Whether it’s a side effect of selfie culture or Kylie Jenner, one thing is certain: lip augmentation has never been more popular.

Dermal fillers have been used for more than four decades, and other forms of lip enhancement, like silicone implants, have been around even longer than that. Today’s lip injections have come a long way since the bovine collagen of the 1970s. But it was the introduction of hyaluronic acid fillers nearly 20 years ago that really ushered in mainstream attention.

Even so, when many people think about lip injections today, images of supersized, fish-like pouts come to mind. Throw in a long list of myths and seemingly endless misinformation about the noninvasive procedure, and you’re likely more confused than ever, hesitant to do it, or even convinced it’s not for you. But rest assured, lip filler is far more straightforward than it may seem. Below, we break down all the details of lip injections, from choosing a provider and a product to duration and possible side effects.

What are lip injections, anyway?

“Lip injections or lip fillers are injections to the lips with hyaluronic acid fillers to augment, restore volume, improve lip shape, and give a smoother, more hydrated appearance,” explains Dr. David Shafer, a board-certified plastic surgeon in New York City.

“There are two general groups of patients who seek lip filler: younger patients, who wish [for] fuller lips or to improve the balance in size between the upper and lower lips, and older patients, who wish to replenish receding lips and reduce lipstick lines—also called “barcode lines’—that extend up from the lips,” says Dr. Heidi Waldorf, a board-certified dermatologist in Nanuet, New York.

And while the mere utterance of the words “lip injections” may have you picturing a lineup of Instagram girls with obviously tweaked, overfilled pouts, the procedure is 100 percent customizable, so you can do as much or as little as you please.

What’s the difference between each type of filler?

The fillers most commonly used for lip injections are Juvéderm, Juvéderm Ultra, Juvéderm Ultra Plus, Juvéderm Volbella, Restylane, and Restylane Silk. And while they are all hyaluronic acid-based, each one differs from the next in their thickness and their look in lips.

“In my office, I like to use the Juvéderm Collection of Fillers, as they have the most diverse collection,” Dr. Shafer says (Dr. Shafer is a spokesperson for Allergan, the maker of Juvéderm). “Each filler is designed for a different purpose, so for instance, we use Juvéderm Ultra XC on patients who want more volume. And for patients who want very subtle changes, Juvéderm Volbella, which is the thinnest filler in the collection, is the answer.”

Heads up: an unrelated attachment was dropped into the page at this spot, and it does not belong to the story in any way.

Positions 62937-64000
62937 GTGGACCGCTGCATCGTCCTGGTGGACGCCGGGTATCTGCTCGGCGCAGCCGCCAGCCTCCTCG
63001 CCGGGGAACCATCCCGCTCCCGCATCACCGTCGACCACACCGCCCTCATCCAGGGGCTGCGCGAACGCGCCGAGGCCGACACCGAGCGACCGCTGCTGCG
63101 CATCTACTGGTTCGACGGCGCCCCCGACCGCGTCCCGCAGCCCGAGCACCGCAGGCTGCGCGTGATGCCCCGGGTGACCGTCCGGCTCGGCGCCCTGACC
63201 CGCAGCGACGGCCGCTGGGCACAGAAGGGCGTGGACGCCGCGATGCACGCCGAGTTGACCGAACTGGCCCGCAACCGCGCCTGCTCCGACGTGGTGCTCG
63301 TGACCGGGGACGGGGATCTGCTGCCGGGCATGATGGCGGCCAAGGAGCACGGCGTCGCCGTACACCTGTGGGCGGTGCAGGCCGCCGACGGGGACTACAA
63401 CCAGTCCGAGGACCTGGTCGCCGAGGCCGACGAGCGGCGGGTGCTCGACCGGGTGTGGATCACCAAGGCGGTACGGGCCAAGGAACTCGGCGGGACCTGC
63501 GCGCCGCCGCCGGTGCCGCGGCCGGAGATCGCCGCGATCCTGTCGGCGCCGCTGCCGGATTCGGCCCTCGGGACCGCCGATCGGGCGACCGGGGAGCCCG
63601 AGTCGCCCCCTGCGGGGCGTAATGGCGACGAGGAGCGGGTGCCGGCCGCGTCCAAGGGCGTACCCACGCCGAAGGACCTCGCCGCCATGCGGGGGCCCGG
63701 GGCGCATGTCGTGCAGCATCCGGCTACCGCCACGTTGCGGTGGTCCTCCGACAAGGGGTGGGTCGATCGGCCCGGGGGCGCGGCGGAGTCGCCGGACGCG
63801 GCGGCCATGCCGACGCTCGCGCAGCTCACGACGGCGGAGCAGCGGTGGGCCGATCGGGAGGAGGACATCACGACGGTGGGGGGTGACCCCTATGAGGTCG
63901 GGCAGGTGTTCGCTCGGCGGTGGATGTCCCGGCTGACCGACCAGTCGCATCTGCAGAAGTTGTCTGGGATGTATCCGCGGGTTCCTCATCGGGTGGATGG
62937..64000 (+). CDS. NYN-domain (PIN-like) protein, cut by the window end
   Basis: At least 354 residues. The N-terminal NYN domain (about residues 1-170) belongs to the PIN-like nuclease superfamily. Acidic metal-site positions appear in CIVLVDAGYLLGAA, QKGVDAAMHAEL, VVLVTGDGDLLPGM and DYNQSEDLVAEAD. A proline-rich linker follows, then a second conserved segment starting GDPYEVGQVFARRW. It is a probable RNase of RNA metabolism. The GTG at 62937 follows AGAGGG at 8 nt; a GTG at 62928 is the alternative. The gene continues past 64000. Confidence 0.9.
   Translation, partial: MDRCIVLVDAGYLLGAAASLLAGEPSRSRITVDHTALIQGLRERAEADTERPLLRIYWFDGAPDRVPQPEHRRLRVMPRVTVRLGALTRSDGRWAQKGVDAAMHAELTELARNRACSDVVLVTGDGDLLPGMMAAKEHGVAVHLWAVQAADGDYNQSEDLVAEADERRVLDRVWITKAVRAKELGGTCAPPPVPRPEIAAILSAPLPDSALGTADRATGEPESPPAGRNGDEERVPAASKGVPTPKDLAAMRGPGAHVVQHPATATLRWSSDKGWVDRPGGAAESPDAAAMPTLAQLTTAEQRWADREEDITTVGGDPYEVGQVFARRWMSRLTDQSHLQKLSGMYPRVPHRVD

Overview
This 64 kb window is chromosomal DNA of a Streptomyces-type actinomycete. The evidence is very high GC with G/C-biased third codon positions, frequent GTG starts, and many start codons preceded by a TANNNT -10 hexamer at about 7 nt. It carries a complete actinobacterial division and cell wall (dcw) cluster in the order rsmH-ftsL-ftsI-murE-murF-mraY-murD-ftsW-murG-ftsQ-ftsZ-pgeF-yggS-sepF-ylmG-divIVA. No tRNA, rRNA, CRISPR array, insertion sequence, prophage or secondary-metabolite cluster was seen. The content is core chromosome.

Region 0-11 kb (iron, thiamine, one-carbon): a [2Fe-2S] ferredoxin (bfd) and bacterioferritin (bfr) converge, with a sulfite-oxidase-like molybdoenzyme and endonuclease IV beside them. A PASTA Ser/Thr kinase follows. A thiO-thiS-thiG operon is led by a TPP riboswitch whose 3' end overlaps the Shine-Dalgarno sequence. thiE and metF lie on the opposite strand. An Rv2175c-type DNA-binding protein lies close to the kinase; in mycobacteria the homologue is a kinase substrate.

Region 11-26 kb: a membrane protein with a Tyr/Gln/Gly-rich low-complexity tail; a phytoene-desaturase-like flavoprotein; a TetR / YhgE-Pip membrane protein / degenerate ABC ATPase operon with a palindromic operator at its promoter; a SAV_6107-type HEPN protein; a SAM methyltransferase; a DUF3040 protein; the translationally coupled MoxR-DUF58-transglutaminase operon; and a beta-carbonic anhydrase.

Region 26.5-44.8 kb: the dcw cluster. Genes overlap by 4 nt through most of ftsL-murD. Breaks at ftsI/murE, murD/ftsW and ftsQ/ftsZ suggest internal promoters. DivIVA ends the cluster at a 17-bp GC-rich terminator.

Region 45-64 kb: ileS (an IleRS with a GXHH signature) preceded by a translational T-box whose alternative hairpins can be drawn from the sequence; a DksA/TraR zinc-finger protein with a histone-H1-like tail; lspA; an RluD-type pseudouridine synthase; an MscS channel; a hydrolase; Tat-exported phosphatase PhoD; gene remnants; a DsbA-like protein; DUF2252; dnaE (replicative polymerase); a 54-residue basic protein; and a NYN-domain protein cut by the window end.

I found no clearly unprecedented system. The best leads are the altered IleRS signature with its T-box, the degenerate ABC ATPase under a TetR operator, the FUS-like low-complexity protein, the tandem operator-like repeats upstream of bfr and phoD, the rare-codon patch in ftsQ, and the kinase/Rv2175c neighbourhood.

Ultimately, choosing which filler is right for you will depend on your personal goals, but your doctor should guide you with information on each. After all, they are the expert!

How should you choose a provider?

“Patients must remember that getting injectables is not equivalent to a hair or makeup appointment,” warns Dr. Waldorf. “Injectables are a cosmetic medical procedure with real risks that should be done in a medical environment.”

She suggests looking for a physician who’s board-certified by the American Board of Medical Specialties in core cosmetic specialties, like dermatology or plastic surgery. “Be sure that during the consultation, the physician evaluates your full face, not only your lips,” she adds. “And if the aesthetic of the physician and staff doesn’t fit yours, that is not the place for you.”

How long does filler last?

As a reminder, filler is not permanent. Each type of lip injectable boasts different longevity. At the end of the day, every person’s body metabolizes it differently. But there are certain benchmarks you can expect—usually between six months and one year, depending on the filler used.

However, some filler will linger in the body, meaning your lips retain a little bit every time, so the more times you get lip filler, the longer you can wait between appointments.

“The way I explain it to patients is that you don’t want to wait to fill up the gas until your gas tank is completely empty,” Shafer says.”Instead, you go when you’re almost out or when there is a gas station conveniently there when you know you’re always out of gas, so you’re never at the starting point again.” Therefore, as more time passes, you theoretically would need to get filler less frequently.

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